Across all versions of the Tiguan, the refreshed interior reflects a greater focus on in-car technology and driver assistance, though it’s not quite as dramatic as the Innovision cockpit or the Golf 8.0’s dominant dual-display set-up. More processing power and connectivity for the latest ‘MIB3’ infotainment system translate into over-the-air software updates, voice control and direct music streaming services for the driver. Wireless Apple CarPlay and Android Auto are also available.

Modernising the Tiguan further, the control surfaces are now touch panels instead of hardware buttons, some offering multiple functions; the same ability is reflected in the new optional steering wheel controls.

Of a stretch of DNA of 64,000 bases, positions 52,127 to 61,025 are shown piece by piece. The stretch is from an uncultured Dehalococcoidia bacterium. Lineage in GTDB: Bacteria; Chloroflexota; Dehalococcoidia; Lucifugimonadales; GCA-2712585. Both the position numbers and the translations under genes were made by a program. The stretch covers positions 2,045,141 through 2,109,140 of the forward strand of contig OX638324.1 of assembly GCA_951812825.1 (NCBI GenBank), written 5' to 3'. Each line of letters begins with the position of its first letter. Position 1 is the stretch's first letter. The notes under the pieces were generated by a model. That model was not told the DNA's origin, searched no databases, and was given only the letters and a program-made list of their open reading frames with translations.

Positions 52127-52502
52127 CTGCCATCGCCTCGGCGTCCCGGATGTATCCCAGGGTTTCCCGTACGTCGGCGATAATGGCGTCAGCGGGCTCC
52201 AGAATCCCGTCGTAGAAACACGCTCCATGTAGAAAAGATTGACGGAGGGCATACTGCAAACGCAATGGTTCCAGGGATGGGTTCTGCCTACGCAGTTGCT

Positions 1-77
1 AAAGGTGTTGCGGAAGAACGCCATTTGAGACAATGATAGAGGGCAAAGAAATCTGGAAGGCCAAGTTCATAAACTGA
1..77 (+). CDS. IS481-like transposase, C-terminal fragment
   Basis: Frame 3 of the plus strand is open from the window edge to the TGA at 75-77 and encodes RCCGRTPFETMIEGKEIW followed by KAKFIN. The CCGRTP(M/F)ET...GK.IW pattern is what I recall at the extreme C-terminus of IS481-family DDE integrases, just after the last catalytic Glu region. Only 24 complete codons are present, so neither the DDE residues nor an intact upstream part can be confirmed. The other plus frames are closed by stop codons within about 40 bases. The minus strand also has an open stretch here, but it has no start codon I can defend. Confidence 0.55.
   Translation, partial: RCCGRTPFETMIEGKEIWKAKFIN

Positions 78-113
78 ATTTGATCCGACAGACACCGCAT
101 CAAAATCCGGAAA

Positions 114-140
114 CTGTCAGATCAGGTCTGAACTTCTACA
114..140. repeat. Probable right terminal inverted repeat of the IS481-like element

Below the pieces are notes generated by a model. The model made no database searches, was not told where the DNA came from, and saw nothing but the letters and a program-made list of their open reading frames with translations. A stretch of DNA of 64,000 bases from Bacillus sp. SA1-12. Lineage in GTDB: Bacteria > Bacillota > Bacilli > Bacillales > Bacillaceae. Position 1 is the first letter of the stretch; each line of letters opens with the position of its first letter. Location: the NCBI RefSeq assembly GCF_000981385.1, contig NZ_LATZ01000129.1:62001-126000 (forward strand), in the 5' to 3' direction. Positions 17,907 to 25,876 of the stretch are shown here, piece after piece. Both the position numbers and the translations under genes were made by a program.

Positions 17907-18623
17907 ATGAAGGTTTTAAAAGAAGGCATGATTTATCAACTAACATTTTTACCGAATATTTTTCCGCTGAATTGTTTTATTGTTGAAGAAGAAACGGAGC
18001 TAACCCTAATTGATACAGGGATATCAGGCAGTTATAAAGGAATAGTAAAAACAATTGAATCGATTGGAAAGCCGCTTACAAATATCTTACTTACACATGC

Striking a balance between touchscreen modernity and common sense, though, the climate control panel is still a separate entity – just touch sensitive, rather than poke-sensitive. All-new Golf-style controls have been mapped across an older generation of interior, and it remains to be seen how effective this will be.

Tiguan interior

There’s a lot more going on underneath the reassuringly functional dashboard design; upgraded driver assistance and autonomy, with a touch-sensitive steering wheel for driver detection, and upgraded LED matrix lighting. The latter includes scrolling indicators front and rear, ‘greeting’ animations and dynamic illumination of the road ahead. It even has illuminated USB-C ports.